o the expedition from which I have this afternoon returned, by the order of General Schenck, from the pursuit of General Floyd, upon the road to Raleigh, by which he escaped by a most rapid and arduous march last night. Upon the night of the 11th inst., while at a kind of bivouac at Loup Creek mouth, where I had been with part of my command, by the directions of General Rosecrans, since the 5th and 6th insts., I received your orders to proceed as early as practicable with the force then at thued its retreat ten miles on the 13th, and halted at Camp McCoy for the night. During the whole of the retreat, thus far, there was a great deal of excitement, fear, and especially loss of baggage, property, and provisions and on the night of the 11th, they burned about three hundred tents, several bales of new blankets and overcoats, and a number of mess chests, camp equipage of all kinds, and flour barrels were burst, contents scattered on the ground, and all kinds of provisions wasted and sc
mansion and let the country take care of itself. I say, we found a few of these Home Guards there. On the 10th of September, a letter arrived from Col. Peabody, saying that he was retreating from Warrensburg, twenty-five miles distant, and that Price was pursuing him with ten thousand men. A few hours afterward, Colonel Peabody, with the Thirteenth Missouri, entered Lexington. We then had two thousand seven hundred and eighty men in garrison and forty rounds of cartridges. At noon of the 11th we commenced throwing up our first intrenchments. In six hours afterward, the enemy opened their fire. Col. Peabody was ordered out to meet them. The camp then presented a lively scene; officers were hurrying hither and thither, drawing the troops up in line and giving orders, and the commander was riding with his staff to the bridge to encourage his men and to plant his artillery. Two six-pounders were planted to oppose the enemy, and placed in charge of Capt. Dan. Quirk, who remained at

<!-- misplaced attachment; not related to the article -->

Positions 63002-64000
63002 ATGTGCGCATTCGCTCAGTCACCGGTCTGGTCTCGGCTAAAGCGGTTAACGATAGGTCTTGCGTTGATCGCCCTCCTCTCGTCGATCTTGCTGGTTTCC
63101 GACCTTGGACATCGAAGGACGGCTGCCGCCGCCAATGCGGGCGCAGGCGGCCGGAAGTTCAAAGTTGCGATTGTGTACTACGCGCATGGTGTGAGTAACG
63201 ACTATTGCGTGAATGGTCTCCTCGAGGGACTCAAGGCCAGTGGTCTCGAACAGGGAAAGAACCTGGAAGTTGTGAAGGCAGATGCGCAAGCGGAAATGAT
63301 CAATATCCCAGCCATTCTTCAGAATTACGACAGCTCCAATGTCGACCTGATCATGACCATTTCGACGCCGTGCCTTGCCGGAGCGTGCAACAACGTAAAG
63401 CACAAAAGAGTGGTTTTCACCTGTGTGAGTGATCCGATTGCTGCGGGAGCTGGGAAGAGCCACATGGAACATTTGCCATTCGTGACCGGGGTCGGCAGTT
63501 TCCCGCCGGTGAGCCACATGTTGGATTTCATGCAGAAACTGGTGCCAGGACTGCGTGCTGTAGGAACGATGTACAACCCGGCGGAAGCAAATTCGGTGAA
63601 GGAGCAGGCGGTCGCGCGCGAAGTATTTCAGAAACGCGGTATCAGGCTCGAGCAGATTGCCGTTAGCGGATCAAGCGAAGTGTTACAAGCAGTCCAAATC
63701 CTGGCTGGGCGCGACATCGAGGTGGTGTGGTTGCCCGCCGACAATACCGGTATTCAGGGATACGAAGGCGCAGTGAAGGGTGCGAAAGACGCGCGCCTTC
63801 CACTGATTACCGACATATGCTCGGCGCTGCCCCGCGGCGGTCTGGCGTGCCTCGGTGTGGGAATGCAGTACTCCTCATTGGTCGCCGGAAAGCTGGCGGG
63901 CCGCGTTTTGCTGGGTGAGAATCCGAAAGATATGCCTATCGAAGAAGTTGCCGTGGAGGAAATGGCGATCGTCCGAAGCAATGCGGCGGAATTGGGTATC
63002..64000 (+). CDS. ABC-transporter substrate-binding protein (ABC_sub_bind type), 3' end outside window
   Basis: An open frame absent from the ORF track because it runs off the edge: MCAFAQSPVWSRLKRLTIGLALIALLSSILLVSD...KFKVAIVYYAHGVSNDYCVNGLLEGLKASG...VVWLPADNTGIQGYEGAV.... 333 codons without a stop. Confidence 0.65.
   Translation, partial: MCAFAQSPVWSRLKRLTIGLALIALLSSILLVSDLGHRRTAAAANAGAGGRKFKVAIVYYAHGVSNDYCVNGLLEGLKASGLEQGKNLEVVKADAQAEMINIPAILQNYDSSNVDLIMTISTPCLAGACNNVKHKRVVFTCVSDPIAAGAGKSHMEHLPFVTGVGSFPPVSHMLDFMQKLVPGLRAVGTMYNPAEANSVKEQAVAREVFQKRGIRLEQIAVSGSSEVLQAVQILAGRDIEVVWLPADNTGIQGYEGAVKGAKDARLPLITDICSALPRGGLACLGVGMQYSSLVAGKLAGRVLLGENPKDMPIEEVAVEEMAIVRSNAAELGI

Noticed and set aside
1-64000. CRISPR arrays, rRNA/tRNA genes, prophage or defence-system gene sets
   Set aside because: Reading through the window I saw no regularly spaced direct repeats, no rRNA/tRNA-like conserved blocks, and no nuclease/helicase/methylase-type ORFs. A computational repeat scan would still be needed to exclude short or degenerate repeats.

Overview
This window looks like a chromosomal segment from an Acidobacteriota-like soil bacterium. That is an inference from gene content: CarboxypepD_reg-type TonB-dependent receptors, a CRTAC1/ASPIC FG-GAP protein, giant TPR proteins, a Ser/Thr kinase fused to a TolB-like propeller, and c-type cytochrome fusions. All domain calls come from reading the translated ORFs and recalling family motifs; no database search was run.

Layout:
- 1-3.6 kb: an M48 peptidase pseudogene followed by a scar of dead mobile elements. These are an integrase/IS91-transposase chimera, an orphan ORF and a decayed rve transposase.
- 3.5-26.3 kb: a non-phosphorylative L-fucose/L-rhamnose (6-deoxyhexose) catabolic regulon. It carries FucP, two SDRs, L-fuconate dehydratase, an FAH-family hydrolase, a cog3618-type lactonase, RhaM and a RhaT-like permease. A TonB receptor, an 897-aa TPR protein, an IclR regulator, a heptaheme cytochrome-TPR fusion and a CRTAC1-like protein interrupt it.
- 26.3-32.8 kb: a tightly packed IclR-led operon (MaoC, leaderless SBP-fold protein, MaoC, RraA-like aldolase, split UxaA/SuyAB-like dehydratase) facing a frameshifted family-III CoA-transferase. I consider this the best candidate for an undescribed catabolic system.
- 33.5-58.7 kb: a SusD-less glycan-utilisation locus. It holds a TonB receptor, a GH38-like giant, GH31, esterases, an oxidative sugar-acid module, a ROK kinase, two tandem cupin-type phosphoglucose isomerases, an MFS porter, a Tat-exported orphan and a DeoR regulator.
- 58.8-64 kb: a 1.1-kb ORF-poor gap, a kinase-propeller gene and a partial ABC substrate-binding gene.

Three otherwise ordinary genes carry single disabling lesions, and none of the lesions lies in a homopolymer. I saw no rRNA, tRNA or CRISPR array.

considerable excitement at the time. Lieut. Worden left Washington on the 7th of April, 1861, as bearer of despatches to Captain Adams, of the frigate Sabine, in command of the fleet at Pensacola. The fleet had previously been sent to Fort Pickens, with two companies of artillery, for the purpose of reinforcing the fort when so ordered, and the despatches carried by Mr. Worden contained orders to that effect. Lieut. Worden arrived at Pensacola by way of Richmond and Montgomery, on the 11th, having committed the despatches to memory, and torn them up for fear of arrest and search, owing to the excited state of the country. Arriving at Pensacola he obtained an interview with General Bragg, the rebel commander, and obtained a pass to visit Captain Adams, stating, in reply to an interrogatory, that he had a verbal communication from Secretary Cameron to the captain. Owing to a gale which was blowing at the time, Lieutenant Worden did not visit Captain Adams until the following da
Doc. 214. the Iroquois and the Sumter. Official report of Com. Palmer. the following official report from Captain Palmer, of the Iroquois, embraces his account of his experiences with the privateer Sumter at Martinique: United States steamer Iroquois, off St. Pierre, Martinique, Nov. 17, 1861. sir: I addressed a letter to the Department on the 11th inst., upon my arrival at St. Thomas. On the day following, in the midst of coaling, a mail steamer arrived, bringing information that the Sumter had just put in on the 9th to Port Royal, Martinique, in want of coals. I had been often led astray by false reports, but this seemed so positive that I instantly ceased coaling, got my engines together, and was off at 2 in the mid-watch for Martinique, arriving at St. Pierre in thirty-six hours. On turning into the harbor I discovered a suspicious steamer, which, as we approached, proved to be the Sumter, flying the secession flag, moored to the wharf, in the midst of this